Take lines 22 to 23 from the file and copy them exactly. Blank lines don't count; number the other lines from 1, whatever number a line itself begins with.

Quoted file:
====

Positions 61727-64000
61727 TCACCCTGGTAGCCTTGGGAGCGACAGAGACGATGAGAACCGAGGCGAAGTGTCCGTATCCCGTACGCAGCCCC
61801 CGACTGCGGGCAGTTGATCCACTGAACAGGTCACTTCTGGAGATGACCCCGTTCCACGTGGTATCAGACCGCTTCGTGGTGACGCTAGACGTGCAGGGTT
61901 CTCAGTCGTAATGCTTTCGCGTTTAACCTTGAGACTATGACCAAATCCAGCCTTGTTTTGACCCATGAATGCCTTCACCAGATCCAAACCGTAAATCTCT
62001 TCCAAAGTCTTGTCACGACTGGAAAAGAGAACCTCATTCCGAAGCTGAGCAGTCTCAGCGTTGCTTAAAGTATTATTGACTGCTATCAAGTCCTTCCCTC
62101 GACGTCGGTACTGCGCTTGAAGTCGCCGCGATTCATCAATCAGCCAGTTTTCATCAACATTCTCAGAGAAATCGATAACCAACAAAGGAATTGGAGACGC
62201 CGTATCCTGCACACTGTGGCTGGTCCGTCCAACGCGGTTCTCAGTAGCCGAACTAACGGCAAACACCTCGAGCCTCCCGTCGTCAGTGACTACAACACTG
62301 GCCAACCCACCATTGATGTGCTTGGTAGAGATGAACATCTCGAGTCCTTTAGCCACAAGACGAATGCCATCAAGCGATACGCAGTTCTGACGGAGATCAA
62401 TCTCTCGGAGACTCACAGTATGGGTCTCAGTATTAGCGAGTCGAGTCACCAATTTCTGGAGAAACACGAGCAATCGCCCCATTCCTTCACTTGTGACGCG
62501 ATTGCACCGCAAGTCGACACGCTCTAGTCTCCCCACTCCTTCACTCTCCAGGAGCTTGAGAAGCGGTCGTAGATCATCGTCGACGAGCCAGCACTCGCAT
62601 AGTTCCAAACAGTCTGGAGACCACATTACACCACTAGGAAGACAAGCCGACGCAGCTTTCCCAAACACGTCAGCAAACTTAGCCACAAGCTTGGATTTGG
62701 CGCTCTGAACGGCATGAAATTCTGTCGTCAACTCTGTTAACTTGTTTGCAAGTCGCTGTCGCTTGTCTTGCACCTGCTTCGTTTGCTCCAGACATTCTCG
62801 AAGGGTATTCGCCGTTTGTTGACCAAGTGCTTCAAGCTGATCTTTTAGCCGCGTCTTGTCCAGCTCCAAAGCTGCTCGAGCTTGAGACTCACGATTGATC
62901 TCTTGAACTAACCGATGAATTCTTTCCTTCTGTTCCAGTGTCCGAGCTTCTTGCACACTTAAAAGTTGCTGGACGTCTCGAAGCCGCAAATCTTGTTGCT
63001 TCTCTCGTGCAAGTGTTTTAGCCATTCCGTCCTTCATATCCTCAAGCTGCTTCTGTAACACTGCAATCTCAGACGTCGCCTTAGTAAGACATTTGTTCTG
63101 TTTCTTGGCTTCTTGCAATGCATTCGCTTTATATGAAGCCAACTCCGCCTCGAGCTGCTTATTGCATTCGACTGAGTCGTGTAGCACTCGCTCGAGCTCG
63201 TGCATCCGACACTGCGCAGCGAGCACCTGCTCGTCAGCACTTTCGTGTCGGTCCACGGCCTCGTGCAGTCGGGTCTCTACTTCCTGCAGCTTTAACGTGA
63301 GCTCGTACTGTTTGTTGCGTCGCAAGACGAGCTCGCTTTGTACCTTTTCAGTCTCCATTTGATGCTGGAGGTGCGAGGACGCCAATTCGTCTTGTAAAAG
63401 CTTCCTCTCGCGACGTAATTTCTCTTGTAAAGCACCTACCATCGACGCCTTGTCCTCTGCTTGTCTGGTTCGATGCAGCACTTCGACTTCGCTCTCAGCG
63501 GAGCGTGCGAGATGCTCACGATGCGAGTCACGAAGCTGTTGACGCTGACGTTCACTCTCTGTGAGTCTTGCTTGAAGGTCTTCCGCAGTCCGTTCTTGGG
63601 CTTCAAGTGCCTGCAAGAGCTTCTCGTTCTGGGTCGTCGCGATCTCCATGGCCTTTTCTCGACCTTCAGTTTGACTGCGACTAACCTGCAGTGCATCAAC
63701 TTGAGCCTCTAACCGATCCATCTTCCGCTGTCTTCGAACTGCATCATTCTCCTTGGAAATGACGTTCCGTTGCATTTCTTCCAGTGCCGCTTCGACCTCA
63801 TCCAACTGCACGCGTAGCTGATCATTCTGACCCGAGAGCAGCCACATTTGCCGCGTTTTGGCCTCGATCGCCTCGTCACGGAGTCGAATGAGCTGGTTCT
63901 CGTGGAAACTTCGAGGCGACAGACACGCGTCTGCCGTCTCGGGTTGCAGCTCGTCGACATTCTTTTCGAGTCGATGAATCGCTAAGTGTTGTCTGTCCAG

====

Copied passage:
63701 TTGAGCCTCTAACCGATCCATCTTCCGCTGTCTTCGAACTGCATCATTCTCCTTGGAAATGACGTTCCGTTGCATTTCTTCCAGTGCCGCTTCGACCTCA
63801 TCCAACTGCACGCGTAGCTGATCATTCTGACCCGAGAGCAGCCACATTTGCCGCGTTTTGGCCTCGATCGCCTCGTCACGGAGTCGAATGAGCTGGTTCT